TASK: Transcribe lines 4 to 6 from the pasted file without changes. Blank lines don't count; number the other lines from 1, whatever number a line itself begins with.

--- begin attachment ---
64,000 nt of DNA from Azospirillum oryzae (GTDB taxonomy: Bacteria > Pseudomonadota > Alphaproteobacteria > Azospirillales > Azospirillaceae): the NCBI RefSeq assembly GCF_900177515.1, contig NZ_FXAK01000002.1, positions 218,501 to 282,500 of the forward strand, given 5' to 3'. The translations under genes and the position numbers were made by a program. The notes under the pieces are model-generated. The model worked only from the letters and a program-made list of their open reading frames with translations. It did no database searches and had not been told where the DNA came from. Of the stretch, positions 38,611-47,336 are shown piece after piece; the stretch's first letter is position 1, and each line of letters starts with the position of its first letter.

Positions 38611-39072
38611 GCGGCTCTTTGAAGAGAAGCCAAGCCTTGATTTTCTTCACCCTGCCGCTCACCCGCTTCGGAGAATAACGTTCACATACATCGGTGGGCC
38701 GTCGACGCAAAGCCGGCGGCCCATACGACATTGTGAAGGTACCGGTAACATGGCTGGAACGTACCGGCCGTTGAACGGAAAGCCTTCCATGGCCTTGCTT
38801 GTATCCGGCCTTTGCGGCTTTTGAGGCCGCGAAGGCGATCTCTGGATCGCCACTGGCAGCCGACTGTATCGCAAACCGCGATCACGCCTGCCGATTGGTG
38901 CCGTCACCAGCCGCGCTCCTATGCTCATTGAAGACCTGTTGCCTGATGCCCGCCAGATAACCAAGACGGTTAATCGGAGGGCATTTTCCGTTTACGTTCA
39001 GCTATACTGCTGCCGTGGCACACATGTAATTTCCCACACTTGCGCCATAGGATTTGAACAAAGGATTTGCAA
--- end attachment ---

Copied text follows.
38701 GTCGACGCAAAGCCGGCGGCCCATACGACATTGTGAAGGTACCGGTAACATGGCTGGAACGTACCGGCCGTTGAACGGAAAGCCTTCCATGGCCTTGCTT
38801 GTATCCGGCCTTTGCGGCTTTTGAGGCCGCGAAGGCGATCTCTGGATCGCCACTGGCAGCCGACTGTATCGCAAACCGCGATCACGCCTGCCGATTGGTG
38901 CCGTCACCAGCCGCGCTCCTATGCTCATTGAAGACCTGTTGCCTGATGCCCGCCAGATAACCAAGACGGTTAATCGGAGGGCATTTTCCGTTTACGTTCA